How I spend Differently During the Pandemic - News-Credit-Mortgage-Coin

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Saturday, April 11, 2020

How I spend Differently During the Pandemic

My family and I spend a lot more on groceries and housewares. This is how my credit card strategy changed



Summary

A month after the COVID-19 pandemic started, my family and I spent dramatically less on travel, restaurants and entertainment, and significantly more on food and other household items. This is how my credit card strategy changed.


Like most households, my family has been spending money differently lately.
We spend dramatically less on travel, restaurants and entertainment, and significantly more on food and other household items.

I have been working from home since March 10, when the COVID-19 pandemic in the New York City area really increased (I live in the suburbs and work in the city). That saves me about $ 350 a month in ticket costs. In addition, we have not bought gasoline since March 1st. In normal times, we spent an average of $ 100 a month on gasoline and car maintenance.

We haven't eaten in a restaurant in over a month, or even ordered takeout or delivery. We typically spend about $ 350 a month on outdoor food. We save about $ 300 a month for our daughter's after school activities and $ 250 for gym membership. We're also saving around $ 100 on haircuts and beauty treatments. Total Monthly Savings: $ 1,450.

The only things we've spent money for in the past 30 days are groceries (nearly $ 1,200, up from $ 900 usually) and other household items (about $ 600, which is double our usual $ 300) Dollar corresponds). Part of it is a stockpile, and another part is a function of eating at home. Although these categories have increased by a total of $ 600, shutting down my family's coronavirus still saves $ 850 a month.

How the COVID 19 crisis changed my card strategy

Cash back cards are much more useful than travel cards at the moment. With my Blue Cash Preferred® Card from American Express I get a lot of value in the grocery store. It gives me 6% cashback in US supermarkets (up to $ 6,000 in annual spending, then 1% thereafter). Just a few days after the start of the second quarter, I'm halfway to that threshold.

I am happy that my Chase Freedom card returns 5% cashback in grocery stores, gyms and health clubs and chooses streaming services in April, May and June (up to $ 1,500 for combined purchases after activation, then 1%). I will make maximum use of the Freedom promotion and then return to the Blue Cash Preferred. At some point, probably by August or September, I have exhausted both food limits and have to use my best card for everything else, the Capital One® Venture® Rewards credit card (2 miles per dollar on all purchases). .

This is a first world problem, but the venture card (which I signed up for in February) wasn't as lucrative as I hoped it would be. Miles are most valuable when redeemed for travel (1 cent each if you use the Buy Eraser feature, and possibly even more if you transfer to Capital One's airline partners).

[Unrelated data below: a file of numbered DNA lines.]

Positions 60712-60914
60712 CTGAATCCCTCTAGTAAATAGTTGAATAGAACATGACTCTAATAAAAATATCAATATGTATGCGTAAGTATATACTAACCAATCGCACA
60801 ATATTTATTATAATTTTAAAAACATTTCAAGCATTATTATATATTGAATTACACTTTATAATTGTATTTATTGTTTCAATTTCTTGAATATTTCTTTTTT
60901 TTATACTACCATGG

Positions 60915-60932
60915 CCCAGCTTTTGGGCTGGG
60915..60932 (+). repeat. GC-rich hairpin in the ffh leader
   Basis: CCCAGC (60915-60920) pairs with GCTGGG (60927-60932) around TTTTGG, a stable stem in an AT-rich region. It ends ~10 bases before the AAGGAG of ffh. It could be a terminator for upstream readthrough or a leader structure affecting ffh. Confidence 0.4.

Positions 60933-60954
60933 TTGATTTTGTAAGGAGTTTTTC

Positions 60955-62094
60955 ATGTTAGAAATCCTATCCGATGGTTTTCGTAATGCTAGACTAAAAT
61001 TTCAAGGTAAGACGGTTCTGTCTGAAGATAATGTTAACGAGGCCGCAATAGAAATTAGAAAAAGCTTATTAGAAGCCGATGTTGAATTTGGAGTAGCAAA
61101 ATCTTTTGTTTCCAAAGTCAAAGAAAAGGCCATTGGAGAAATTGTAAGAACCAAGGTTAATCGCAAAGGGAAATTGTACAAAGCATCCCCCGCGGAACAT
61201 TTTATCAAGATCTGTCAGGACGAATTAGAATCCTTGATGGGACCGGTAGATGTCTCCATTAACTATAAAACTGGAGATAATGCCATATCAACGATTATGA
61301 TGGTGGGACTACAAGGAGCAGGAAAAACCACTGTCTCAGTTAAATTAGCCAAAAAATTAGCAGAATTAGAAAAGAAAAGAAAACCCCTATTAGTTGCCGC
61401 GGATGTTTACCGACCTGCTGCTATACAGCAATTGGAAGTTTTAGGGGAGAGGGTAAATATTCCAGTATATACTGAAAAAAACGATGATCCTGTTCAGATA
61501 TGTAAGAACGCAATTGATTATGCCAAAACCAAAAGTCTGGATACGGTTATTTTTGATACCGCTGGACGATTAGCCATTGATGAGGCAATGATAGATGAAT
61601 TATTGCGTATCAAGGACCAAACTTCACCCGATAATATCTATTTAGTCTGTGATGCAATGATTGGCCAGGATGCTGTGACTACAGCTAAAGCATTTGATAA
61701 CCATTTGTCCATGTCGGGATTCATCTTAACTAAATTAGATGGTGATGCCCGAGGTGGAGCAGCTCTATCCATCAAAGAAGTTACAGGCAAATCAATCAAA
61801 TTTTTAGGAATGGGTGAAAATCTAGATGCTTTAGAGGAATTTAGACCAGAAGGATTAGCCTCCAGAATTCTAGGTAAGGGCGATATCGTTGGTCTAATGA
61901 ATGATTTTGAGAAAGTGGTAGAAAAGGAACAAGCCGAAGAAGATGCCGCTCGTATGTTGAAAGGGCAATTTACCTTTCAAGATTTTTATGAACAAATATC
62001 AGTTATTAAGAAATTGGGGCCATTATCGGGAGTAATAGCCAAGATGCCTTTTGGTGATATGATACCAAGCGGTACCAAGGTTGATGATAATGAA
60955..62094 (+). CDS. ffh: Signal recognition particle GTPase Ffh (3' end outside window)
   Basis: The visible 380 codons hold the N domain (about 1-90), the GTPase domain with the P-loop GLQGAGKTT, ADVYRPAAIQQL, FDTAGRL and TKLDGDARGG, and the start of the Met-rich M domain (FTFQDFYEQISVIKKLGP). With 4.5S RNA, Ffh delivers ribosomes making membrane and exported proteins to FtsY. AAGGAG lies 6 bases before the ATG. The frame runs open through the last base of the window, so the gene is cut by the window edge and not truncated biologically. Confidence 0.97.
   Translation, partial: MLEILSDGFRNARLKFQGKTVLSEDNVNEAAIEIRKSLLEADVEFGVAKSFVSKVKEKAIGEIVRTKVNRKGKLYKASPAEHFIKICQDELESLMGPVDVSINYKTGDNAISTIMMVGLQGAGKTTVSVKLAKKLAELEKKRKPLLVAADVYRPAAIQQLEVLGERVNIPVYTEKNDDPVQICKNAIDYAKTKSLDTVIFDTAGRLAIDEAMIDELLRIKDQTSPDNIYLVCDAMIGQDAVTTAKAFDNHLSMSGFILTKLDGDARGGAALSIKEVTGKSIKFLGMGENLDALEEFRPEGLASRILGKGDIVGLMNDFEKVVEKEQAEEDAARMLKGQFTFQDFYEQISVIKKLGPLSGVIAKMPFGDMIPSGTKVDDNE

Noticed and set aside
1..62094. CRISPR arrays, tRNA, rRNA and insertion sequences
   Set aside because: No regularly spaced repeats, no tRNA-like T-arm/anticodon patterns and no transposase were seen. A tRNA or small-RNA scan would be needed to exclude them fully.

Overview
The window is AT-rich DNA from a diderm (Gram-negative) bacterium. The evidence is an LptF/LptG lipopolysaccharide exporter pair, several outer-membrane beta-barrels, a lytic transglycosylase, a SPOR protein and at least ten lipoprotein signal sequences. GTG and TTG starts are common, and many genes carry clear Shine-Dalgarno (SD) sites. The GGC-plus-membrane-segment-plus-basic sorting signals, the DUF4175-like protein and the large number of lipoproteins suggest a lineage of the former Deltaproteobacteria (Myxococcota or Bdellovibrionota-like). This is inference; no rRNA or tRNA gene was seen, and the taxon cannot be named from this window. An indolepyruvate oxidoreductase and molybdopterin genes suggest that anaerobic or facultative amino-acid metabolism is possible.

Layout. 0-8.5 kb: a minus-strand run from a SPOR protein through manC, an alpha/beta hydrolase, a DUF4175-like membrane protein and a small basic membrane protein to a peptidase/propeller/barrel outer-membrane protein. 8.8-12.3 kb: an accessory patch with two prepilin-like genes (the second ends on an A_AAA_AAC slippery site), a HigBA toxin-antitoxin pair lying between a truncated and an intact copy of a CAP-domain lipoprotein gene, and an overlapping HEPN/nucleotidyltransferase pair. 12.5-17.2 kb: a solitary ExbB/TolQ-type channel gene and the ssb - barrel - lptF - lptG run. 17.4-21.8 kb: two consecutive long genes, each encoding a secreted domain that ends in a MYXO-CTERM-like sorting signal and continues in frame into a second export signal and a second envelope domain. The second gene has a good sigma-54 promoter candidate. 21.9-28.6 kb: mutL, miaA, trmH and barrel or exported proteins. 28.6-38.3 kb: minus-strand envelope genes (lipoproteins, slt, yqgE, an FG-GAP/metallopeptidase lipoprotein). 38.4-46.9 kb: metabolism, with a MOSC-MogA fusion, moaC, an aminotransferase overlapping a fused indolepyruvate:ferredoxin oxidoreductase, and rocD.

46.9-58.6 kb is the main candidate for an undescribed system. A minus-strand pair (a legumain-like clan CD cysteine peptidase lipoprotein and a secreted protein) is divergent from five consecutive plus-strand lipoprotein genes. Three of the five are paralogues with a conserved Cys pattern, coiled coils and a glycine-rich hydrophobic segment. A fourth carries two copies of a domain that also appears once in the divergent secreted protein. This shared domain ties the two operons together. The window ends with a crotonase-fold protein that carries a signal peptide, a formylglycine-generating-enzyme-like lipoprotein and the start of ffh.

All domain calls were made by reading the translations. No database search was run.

Since my travel expenses have stopped, tens of thousands of kilometers are waiting to be used. I would have thought of redeeming them for gift cards since venture miles used to be worth the same penny each for gift cards, but Capital One recently discontinued this option. I could spend my miles on Amazon.com for 0.8 cents per mile, but I'm going to be stuck right now.

I also lost (at least temporarily) $ 85 in value from this card because I wanted to use the TSA Preliminary Exemption. However, I had to cancel my planned pre-check interview because of social distance. While redeeming 32,200 miles for my March train pass, I never got close to the retail value of $ 322 because I stopped commuting unexpectedly 10 days a month.

My Citi Premier® card has not been used for similar reasons. Problems in the first world again, but I accidentally chose a bad year to deal with travel cards that charge annual fees. I've heard that some Citi Premier cardholders get their $ 95 annual fee back. I will ask about it when mine renews in the fall.

I probably won't be booking a big trip for a while, even after COVID-19 has calmed down. I expect my family trip to be canceled in June. So if we can set a later date for later in the year, we will use these credits.

I guess my experience is typical. It shows why it should take a while for travel and credit card companies to recover, even after the economy reopens. There will be pent-up demand, but surely a lot of activity will be lost forever and there will be a backlog of credits that need to be processed before new money is spent.

Saving money is not worthwhile in times of social distancing

I want to make it clear: we are very lucky. I am thankful that my family and I are healthy. It is also a luxury to have a permanent job and to be able to work from home.

I feel very bad for everyone who has fallen victim to the medical and economic aspects of this pandemic. And I sincerely thank the doctors, nurses and first aiders who fight on the front line.

This is a difficult time even for the happiest of us. It's cute when I see my five year old FaceTiming with her classmates and zoom in on her dance class, but it's also heartbreaking. I want it to be part of things and not be held behind a screen.

In the context of what happened, it isn't worth saving $ 850 at all. It's savings in the sense that it's money that we haven't spent, but it's not the way we want to live our lives longer than necessary.

The silver lining is a simple delight. Throwing a ball at my daughter, having dinner with my family, reading a book in the sunshine, and running around the neighborhood has grown in importance. These are things that I want to continue to appreciate after the world gets faster again.

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